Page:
Had Constance “Connie” Noll lived a few more weeks, she would have been making plans for her annual April Fool’s pranks.
Growing up, her sons, Bradley “Kirk” and Matthew “Scott,” could expect to have their underwear sewn shut or their beds short-sheeted, said Gilbert “Gib” Noll, Connie’s husband of 56 years.
Connie even teased the boys with the “news” of a third pregnancy one year, which was not true, Gib said.
Scott turned the tables on his mother, picking a random day and rubber-banding the kitchen sink sprayer. She was dressed for work and was not happy with her youngest son when she got soaked and had to change.
“She was so mad at me. It took a day for her to get over it,” Scott said.
Connie was the third of eight children raised in the close-knit family of Joseph A. Long Sr. and Helena Long in Hagerstown’s West End. Gib said Connie, who weighed 12 pounds at birth, was born at home and the doctor had to park in the middle of the street for the January 1935 delivery because of snow.
At family gatherings, Connie was “the life of the party,” which often involved spraying the crowd with a garden hose, said sister Beverly “Sissie” LaPole of Hagerstown. Marching around the room with pots and pans was often expected, with Connie in the lead.
Gib said her four brothers called her “The Animal” and were scared of her because they never knew what she was going to do next.
Connie was instrumental in starting a weekly Saturday tradition of the eight siblings and their spouses meeting at the Elks Club for dinner, said sister Patricia “Patt” Long Crowther of Hagerstown. The siblings had been meeting once a month for lunch for the past several years and had added Friday night card games to their calendars.
“She was the sister everybody wished they had,” said youngest sibling Robin Mastiano of Williamsport.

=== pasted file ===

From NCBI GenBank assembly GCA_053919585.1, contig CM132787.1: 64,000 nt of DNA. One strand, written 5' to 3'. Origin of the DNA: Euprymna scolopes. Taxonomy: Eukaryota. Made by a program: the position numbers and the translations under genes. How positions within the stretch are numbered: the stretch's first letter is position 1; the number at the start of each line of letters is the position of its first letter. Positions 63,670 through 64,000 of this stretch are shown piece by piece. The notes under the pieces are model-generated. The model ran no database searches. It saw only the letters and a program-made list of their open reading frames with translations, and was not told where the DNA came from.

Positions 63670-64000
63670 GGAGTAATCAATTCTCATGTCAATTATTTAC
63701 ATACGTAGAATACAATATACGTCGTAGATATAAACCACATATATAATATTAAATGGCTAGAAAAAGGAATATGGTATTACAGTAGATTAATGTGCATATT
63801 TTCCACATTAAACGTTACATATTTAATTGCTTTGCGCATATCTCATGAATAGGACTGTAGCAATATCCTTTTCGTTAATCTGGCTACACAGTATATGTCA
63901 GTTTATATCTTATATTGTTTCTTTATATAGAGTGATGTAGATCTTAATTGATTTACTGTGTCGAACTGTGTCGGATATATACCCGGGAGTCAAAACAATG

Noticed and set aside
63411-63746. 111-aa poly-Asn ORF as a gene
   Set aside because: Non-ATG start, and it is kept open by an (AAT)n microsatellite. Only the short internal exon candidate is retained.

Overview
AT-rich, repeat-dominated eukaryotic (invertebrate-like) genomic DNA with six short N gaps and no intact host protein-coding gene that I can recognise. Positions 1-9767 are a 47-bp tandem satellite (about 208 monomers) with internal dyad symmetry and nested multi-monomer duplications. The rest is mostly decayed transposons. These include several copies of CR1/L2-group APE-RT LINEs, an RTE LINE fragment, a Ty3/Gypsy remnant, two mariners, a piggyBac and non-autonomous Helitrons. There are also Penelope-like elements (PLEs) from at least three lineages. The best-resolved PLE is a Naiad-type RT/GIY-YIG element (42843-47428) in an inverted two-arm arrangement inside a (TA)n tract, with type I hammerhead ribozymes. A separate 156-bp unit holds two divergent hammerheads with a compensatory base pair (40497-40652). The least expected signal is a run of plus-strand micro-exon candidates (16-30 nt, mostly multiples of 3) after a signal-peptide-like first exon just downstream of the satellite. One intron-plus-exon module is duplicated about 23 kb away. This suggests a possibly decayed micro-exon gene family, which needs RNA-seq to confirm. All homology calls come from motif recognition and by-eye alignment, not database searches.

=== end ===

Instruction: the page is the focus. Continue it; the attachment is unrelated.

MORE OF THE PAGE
A 1952 graduate of Hagerstown High School, Connie met Gib in high school. He was a year behind her and they started dating the year she graduated.
Gib had grown up in Pennsylvania, but after his father died, he and a brother lived in an orphanage for five years before moving in with their grandparents. He had a sister who was a teacher for Washington County Public Schools and came to live with her in 1948.
Connie worked part time at J.J. Newberry’s during high school and got an office job there after graduation. She and Gib married on May 24, 1955, and lived in an apartment on North Prospect Street in Hagerstown.
Gib was drafted in 1956, went to basic training in Fort Jackson (S.C.) and Fort McClellan (Ala.), then was sent overseas to Germany. The couple moved to Germany and lived in a small apartment there for a year and a half.
Stationed near the French border, they got to travel to Paris, other areas in France, Luxembourg and Heidelberg, and to the 1958 World’s Fair in Brussels, Gib said.
Upon their return to Hagerstown, Connie worked at a downtown bank. Gib worked at Moller Organ Co., then at Mack Trucks.
After 10 years of marriage and no children, the Nolls adopted Kirk when he was 3 weeks old. Connie quit working for a while, then took a part-time job when Two Guys opened, as cash operator manager, until 1973.
Before they had children, the Nolls did things with their nieces and nephews, many of whom traveled great distances to be at Connie’s funeral, Gib said.
“She really thought she wasn’t going to have any children. When they adopted Kirk, I’ll never forget that,” Sissie said.
“Mom and Dad told me I was adopted, but I was always part of the family,” Kirk said. “They made sure I knew, but it means nothing. I never felt different.”